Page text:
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News – mid October 2017

Summer seawatching in Cornwall – Where to go, When to go, and an Introduction to the Basics – article Here

Seawatching – Summer 2017 – Dave Flumm looks at the extraordinary Great Shearwater and Wilson’s Petrel influxes this summer. Read the Article Here

Access at Davidstow Airfield: Davidstow Airfield is an active airfield and we have been reminded that there is NO right to roam here and that cars must NOT drive onto the airfield at all. We have been advised that we can WALK onto the grassy areas, but not the runways. Cars should be parked alongside the road. Failure to comply, could lead to access being withdrawn altogether.

Help requested: Please look out for this collection box missing from Mousehole Wild Bird Hospital, carved for them in 1958, more important than contents:

Breeding Swifts – Dr Thais Martins of the Centre for Applied Zoology, Cornwall College Newquay is on a quest to find out where swifts are breeding in the County. She would like to know not just where screaming parties are, but more specifically where nesting sites are. If you can supply any records, they can be sent to recorder@cbwps.org.uk and we can collate and forward them to Dr Martins.

‘Birds of Guyana’ talk – Friday October 27th, 7.30pm. at Chacewater Village Hall. A talk by Ian Gasper about birding in this tropical South American country. Trogans, hummingbirds, cotingas, tanagers and toucans. A birding paradise.
Admission is £3 and refreshments are available. Contact: Roger Hooper 01209 820610

Tawny Owl Study – I am a BSc Applied Zoology student at Moulton College, Northamptonshire. I am conducting my third year research project on Tawny owls and aiming to investigate if they have regional accents.
I was wondering if anyone may have any recordings of Tawny Owls from around your local areas that I could have access to as part of this study? Or if members of your bird group would be interested in going out and collecting some recordings of Tawny owls in the wild.
Along with any recordings, the date, location and if possible the type of device in which the recording was taken would be required if available.
If this is something that you would be able to assist me with, please contact me on my email address – katmounsey@icloud.com to discuss further details. Many thanks, Katherine Mounsey

Save Europe’s Vultures from Poisoning with Veterinary Diclofenac

From Mark Avery’s blog we encourage you to read the below and sign the petition. 

https://markavery.info/2017/ 09/01/guest-blog- international-vulture- awareness-day-ian-parsons/

Dear Swift Friends, You may be aware of the sad yet ridiculous tale of the European Commission and the veterinary use of a drug, the anti-inflammatory Diclofenac. This drug is in common use throughout the world to treat such conditions as joint inflammation, it can thus extend the useful lives of dairy cattle. However, once it came into widespread use in India the vulture population there was wiped out, by some accounts 99% of all India’s vultures died. Diclofenac residues in dead cattle affect Vultures’ kidneys, and kill them within a few days.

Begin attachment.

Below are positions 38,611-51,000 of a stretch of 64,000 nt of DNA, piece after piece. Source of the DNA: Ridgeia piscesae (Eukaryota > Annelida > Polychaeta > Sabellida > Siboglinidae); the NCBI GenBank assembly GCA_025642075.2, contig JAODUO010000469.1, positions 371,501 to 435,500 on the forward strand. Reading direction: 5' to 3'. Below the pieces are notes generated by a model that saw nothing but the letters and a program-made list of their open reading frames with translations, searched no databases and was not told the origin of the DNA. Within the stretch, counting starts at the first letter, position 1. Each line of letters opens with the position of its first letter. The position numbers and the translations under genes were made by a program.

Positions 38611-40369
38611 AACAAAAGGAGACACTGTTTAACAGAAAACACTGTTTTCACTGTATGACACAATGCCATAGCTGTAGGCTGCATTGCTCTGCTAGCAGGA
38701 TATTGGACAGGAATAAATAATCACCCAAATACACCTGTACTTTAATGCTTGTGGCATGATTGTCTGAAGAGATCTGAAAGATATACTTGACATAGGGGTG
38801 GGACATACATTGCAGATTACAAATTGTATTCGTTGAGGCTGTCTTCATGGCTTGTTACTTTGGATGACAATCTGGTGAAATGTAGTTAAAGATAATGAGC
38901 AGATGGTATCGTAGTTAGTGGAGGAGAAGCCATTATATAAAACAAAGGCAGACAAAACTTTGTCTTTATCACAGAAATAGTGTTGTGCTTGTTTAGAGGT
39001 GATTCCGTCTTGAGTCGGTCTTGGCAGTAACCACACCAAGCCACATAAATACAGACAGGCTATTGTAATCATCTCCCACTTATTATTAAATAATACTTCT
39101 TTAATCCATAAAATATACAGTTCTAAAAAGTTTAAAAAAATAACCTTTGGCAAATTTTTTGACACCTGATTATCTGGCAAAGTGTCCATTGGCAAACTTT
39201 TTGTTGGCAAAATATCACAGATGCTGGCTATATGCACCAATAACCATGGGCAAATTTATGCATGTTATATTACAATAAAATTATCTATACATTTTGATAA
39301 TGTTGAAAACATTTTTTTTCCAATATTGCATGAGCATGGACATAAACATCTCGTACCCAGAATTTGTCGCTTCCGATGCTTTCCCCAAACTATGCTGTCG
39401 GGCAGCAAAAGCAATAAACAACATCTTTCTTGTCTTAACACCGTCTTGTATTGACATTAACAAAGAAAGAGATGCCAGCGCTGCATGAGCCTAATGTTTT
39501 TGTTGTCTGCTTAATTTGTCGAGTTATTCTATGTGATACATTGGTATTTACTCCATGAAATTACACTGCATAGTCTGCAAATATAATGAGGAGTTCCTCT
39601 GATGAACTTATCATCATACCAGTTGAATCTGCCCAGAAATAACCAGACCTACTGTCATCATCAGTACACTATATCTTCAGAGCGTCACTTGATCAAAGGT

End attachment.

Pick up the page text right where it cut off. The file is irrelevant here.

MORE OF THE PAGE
Incredibly, years after the entire environmental and veterinary professions knew the risk, the European Commission licensed the same drug for veterinary use in Europe, while apparently at the same time funding the feeding of Vultures with farm animal carcases in Spain to support Vulture populations there. Quite how such an insane state of affairs came about, when there are equally cheap and effective alternatives to Diclofenac available, is an interesting problem to ponder over as the nights draw in and the world becomes ever darker.

Now ‘s the time to try and reverse this madness; we need vultures as Nature’s non-polluting hygienic waste disposal system, we need them even more maybe to study their amazing immune systems to help us survive new and existing diseases, we need them as magnificent inspiring visions in the sky, and we need them to name castles after in Game of Thrones!

Please follow the link and sign the petition! http://www.banvetdiclofenac.com/en/act/

Best wishes, Edward

www.swift-conservation.org – Keeping the Skies Alive

Cait Hutchings

Cait Hutchings Funeral Arrangements

It is with great sadness that we learn of the sudden passing of Cait Hutchings, former CBWPS Board Member, a popular figure and well-known to many in Cornwall birding circles. Our best wishes are with her family and close friends at this time.

Cait’s funeral will take place on Monday 21st August at 11am at Penryn Methodist Church, followed by burial with Stuart and a wake to be held at the Thirsty Scholar pub, in West Street not far from the Methodist Church. 

Cait’s family wish there to be no black worn at the funeral; family flowers only please; and donations if desired to the Cornwall Wildlife Trust.

Please note that there isn’t a huge amount of parking space in Penryn. The main central car park accessed from St Gluvias Street (left beside the Town Hall) gets pretty full. There is more parking further afield: one car park on Commercial Road behind Mill Autos; a few spaces on the quay; and if you’re lucky a few spaces along Commercial Road itself. I should think there’s little chance of getting a space in the tiny car park in Saracen Way, just beside the Church, and even if there are spaces there please leave them for family members.

I’m sure the funeral will be well attended, so please double up on cars whenever possible, and allow plenty of time in case you have to park at a distance from the Church.

It may make sense for those travelling from further afield to meet up at the petrol station end of Asda car park for car-sharing into Penryn itself. Non-residents parking may also be available in Penryn.

Young Scientist of the Year 2017

Dear CBWPS members